Doxepin Doxepin is a tricyclic antidepressant- useful in the treatment of antihistamine resistant urticaria. Dose range is 25-75mg daily. High affinity for H1 receptor (8x greater than diphenhydramine). Significant H2 blocking activity Cautions : 1.Never withdraw abruptly, carries significant drug interactions. 2.Do not administer concurrently with other anti-depressants 3.Do not administer to patients with significant heart and liver disease 4.Possesses significant anti-muscarinic activity
Role for systemic corticosteroids No controlled trials of systemic steroids in chronic urticaria. In European guidelines, systemic steroids are not recommended for maintenance, but can be used as short tapering courses to deal with relapses. (Zuberbieret al, EAACI/GA2LEN/EDF guideline: management of urticaria. Allergy 2006; 61: 321-331) In USA 10mg / day or 20mg alternate days systemic corticosteroid treatment is regularly used on a long term basis and minimal adverse consequences are claimed.
J Investig Allergol Clin Immunol. 2010;20(5):386-90. Usefulness of a short course of oral prednisone in antihistamine-resistant chronic urticaria: a retrospective analysis. Asero R, Tedeschi A. Source Ambulatorio di Allergologia, Clinica San Carlo, Paderno Dugnano, Milan, Italy.Abstract OBJECTIVE: To assess the proportion of patients with antihistamine-resistant CU that respond to a course of corticosteroids. METHODS: We studied 750 adult patients with CU and prescribed a course of oral corticosteroids (starting with prednisone 25 mg/day for 3 days) to those who reported little or partial response to antihistamine treatment. The corticosteroid treatment was considered effective if it resulted in long-term control of the disease with antihistamines only. Patients showing a temporary response were offered a second course of prednisone, at the end of which temporary responders and nonresponders were offered ciclosporin therapy for 3 months. RESULTS: A total of 660 patients (male/female, 194/556) (88%) responded to antihistamine treatment. In 40/86 patients (47%), prednisone induced remission of the disease and subsequent control with antihistamines at licensed doses only. Thirty-five patients responded well but relapsed when prednisone doses were tapered or shortly after withdrawal. In all responders, the effect was appreciable as early as the day after the first 25 mg dose. In 8/23 temporary responders, a second course of prednisone induced remission of the disease; the other 15 patients responded well but only temporarily. CONCLUSIONS: A single short course of prednisone induced remission in nearly 50% of patients with CU, and a second course induced remission in a further 9%. Less than 15% of patients did not respond at all to this treatment.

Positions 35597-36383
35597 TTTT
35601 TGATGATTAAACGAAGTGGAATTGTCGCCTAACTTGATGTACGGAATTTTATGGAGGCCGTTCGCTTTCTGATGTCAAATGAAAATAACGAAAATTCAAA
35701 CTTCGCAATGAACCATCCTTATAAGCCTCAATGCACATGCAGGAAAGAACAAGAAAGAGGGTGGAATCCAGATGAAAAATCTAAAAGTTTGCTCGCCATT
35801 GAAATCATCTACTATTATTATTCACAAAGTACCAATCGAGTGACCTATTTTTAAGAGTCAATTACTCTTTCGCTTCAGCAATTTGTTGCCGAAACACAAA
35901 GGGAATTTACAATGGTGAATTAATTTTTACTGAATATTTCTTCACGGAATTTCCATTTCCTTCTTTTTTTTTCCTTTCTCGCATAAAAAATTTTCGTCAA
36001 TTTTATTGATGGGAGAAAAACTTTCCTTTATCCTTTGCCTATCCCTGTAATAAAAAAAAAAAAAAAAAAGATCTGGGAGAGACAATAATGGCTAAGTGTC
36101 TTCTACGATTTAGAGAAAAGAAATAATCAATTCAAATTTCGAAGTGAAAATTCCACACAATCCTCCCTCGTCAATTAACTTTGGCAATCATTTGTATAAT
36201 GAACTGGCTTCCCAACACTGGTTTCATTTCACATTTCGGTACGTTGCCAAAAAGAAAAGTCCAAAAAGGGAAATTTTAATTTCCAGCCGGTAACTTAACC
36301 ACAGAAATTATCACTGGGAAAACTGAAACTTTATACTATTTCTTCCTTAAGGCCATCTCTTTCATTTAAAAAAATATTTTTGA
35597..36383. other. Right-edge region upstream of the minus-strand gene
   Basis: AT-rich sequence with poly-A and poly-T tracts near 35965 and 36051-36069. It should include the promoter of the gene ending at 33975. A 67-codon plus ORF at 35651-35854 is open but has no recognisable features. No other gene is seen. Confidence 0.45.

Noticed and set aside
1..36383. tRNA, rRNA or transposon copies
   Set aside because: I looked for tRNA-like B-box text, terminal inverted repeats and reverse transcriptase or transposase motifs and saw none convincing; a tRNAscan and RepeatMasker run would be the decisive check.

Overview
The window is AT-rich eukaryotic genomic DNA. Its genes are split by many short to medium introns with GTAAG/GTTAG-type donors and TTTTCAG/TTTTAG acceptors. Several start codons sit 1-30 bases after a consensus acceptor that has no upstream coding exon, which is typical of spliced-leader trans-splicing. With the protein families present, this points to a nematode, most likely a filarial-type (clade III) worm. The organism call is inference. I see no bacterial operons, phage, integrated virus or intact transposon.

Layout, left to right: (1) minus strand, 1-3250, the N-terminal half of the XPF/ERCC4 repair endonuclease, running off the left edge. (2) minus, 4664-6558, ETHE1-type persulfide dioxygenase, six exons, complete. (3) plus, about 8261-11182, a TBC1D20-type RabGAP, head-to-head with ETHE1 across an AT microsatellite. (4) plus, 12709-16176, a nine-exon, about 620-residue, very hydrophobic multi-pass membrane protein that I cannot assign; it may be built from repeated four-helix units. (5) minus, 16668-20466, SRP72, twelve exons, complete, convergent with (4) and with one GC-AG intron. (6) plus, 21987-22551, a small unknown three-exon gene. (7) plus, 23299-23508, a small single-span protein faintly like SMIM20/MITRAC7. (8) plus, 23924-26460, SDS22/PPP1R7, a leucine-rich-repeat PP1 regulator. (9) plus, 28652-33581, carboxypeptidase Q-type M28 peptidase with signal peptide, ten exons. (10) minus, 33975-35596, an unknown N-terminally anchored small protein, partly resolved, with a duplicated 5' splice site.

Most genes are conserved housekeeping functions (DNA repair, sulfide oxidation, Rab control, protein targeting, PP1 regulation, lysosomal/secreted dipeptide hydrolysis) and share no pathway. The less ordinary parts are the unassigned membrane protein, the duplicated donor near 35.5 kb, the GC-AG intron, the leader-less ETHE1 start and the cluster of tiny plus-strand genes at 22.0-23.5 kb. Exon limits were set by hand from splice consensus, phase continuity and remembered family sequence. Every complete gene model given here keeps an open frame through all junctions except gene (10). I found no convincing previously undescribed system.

Leukotriene antagonists Evidence suggests that leukotrienes antagonists are effective, especially in aspirin sensitive urticaria and autoimmune urticaria. Montelukast- 10mg at night. No significant drug interactions. Adverse effects- flu like symptoms, dry mouth, gi disturbances may occur but unpredictable.
Dapsone Can be indicated as steroid sparing drug and delayed pressure urticaria. Starting dose – 75mg/day. Can be increased upto 150 mg/day. Sulfasalazine Starting dose- 1 gm BD. Increasing by 500 mg daily at intervals of 2 weeks to a maximum regular dose of 4 gm daily.